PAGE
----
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Vol. 113. Núm. 10.
Páginas T1003-T1004 (Noviembre - Diciembre 2022)
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Vol. 113. Núm. 10.
Páginas T1003-T1004 (Noviembre - Diciembre 2022)
Case and Research Letter
Open Access
Use of Chalazion Clamps in Oral Mucosa Surgery
Empleo de pinza de chalazión en el tratamiento quirúrgico de la mucosa oral
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M.I. Úbeda Clemente
Autor para correspondencia
marisa.ubeda@gmail.com

Corresponding author.
, J. Cruañes Monferrer, A. Ramírez Andreo, C. Brufau Redondo
Servicio de Dermatología, Hospital General Universitario Reina Sofía, Córdoba, Spain
Contenido relaccionado
Actas Dermosifiliogr. 2022;113:1003-410.1016/j.ad.2021.01.016
M.I. Úbeda Clemente, J. Cruañes Monferrer, A. Ramírez Andreo, C. Brufau Redondo
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To the Editor:

In dermatological clinical practice, biopsies or other surgical procedures in areas with a high risk of bleeding, such as the oral mucosa, are usually performed unassisted. To minimize bleeding and thus facilitate visualization in the surgical field, we present a technique for surgical procedures in the oral mucosa, reported by García et al.1 in 1970, using chalazion clamps. Such clamps are habitually used in chalazion ophthalmologic surgery, hence their name. However, dermatologists may use these devices for other techniques,2 such as clamping the ear lobe.

In order to demonstrate the usefulness of this technique in different regions of the oral mucosa, we present 3 cases of the use of these clamps in the buccal mucosa (Fig. 1), the tongue (Fig. 2), and the internal face of the lower lip (Fig. 3).

Figure 1.

Resection of the lesion from the buccal mucosa.

(0,07MB).
Figure 2.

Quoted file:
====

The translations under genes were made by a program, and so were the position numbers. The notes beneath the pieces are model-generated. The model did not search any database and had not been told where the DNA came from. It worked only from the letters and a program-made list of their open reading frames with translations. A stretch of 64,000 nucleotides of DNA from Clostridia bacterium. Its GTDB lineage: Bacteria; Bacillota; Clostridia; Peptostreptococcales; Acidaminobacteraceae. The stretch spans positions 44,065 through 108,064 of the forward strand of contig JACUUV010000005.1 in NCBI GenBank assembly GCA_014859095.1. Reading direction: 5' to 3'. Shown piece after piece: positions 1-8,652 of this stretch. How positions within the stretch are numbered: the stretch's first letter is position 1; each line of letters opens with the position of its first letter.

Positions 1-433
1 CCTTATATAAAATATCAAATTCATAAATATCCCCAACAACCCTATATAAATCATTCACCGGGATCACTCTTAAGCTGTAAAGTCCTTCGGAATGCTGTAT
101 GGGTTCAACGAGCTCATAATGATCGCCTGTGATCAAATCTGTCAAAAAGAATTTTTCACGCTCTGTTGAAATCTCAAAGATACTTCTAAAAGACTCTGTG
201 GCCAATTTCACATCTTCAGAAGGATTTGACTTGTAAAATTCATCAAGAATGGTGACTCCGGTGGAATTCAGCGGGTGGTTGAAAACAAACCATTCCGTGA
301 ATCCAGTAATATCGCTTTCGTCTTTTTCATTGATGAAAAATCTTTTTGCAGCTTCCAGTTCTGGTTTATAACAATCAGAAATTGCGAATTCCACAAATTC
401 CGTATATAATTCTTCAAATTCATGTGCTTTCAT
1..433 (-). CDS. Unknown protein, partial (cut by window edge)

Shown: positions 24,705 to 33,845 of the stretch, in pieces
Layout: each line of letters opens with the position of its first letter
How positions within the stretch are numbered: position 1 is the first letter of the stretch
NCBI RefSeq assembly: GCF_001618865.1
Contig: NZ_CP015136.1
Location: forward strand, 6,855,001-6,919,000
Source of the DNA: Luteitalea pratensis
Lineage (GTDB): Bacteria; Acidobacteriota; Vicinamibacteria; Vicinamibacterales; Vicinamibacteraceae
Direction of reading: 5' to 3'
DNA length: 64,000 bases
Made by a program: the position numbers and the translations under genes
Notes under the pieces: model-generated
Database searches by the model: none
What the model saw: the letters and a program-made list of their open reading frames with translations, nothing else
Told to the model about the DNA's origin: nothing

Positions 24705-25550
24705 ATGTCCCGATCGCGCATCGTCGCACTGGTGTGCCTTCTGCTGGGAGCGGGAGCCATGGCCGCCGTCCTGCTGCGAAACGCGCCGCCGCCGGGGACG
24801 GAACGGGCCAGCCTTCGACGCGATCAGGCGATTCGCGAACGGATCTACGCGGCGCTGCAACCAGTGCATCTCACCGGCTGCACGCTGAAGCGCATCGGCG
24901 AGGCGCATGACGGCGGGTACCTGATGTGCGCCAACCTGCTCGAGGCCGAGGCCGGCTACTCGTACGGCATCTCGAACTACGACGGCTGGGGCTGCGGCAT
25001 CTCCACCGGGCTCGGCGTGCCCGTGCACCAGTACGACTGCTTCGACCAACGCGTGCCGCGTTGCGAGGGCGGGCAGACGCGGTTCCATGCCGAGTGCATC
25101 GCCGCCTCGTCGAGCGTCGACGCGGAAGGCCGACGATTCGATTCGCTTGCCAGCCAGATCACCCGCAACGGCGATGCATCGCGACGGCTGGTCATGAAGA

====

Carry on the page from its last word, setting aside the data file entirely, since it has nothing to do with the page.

Biopsy of the ulcer on the tongue.

(0,08MB).
Figure 3.

Biopsy of the labial mucosa in a patient with suspected cheilitis granulomatosa.

(0,07MB).

A standard 9cm chalazion clamp was used for all procedures with a central oval window of 1.1cm×1.7cm; other sizes and forms of this instrument are available, and the most appropriate can be selected according to the site or size of the target lesion. There are 2 plates; one, formed of solid metal, acts as the base, while the other has a window, allowing free movement during removal of the surgical specimen and suturing of the defect. Both plates are joined by a metal handle and coaptation can be adjusted to enable appropriate clamping of the area to be treated.

Mepivacaine 2% is injected subcutaneously prior to placement of the clamp. Then, the chalazion clamp is placed with the window part upwards and the area to be biopsied in the middle of this window. The next step consists of adjusting the plates of the clamp until the target area is held sufficiently firmly. In our experience, it is preferable administer the anesthetic prior to clamp deployment, as the patient is subject to less discomfort. A punch biopsy or resection is then performed and the residual defect sutured with resorbable material. Finally, the chalazion clamp is removed with a check for the absence of bleeding.

The use of this clamp enables exposure of the target area for biopsy, such that surfaces with poor access can be everted, such as the buccal mucosa, or traction can be applied to the tongue root. Bleeding is also decreased, thereby reducing discomfort for the patient while allowing better visualization of the surgical field by dermatologist.

This technique can be applied to any entity that requires biopsy or resection in oral mucosa. Examples include graft-versus-host disease, Sjögren syndrome, blistering diseases, systemic amyloidosis, or primary mucosal lesions. Sites in the oral mucosa for which this technique is indicated include buccal mucosa, tongue, free vermillion border, and internal face of the lips. The gingival area is inappropriate for mechanical reasons. There is no formal contraindication for the technique.

Potential complications include those intrinsic to performing skin biopsy. The risk of necrosis due to continued ischemic compression of the oral mucosa is minimal because the duration of the intervention is relatively short.

In conclusion, we present a modification to the surgical technique for lesions located in the oral mucosa through use of chalazion clamps. These devices are widely available and enable eversion while reducing the risk of mucosal bleeding. The above makes procedures with these devices ideal for incorporating into the daily activity in the dermatology clinic.

Conflicts of interest

The authors declare that they have no conflicts of interest.

References
[1]
R.L. Garcia, C.M. Davis.
Chalazion clamp for dermatological surgery.
Arch Dermatol, 102 (1970), pp. 693
[2]
A.K. Jha, S. Ganguly.
Chalazion clamp in dermatology revisited.
Indian J Dermatol Venereol Leprol, 81 (2015), pp. 280-281
Copyright © 2021. AEDV
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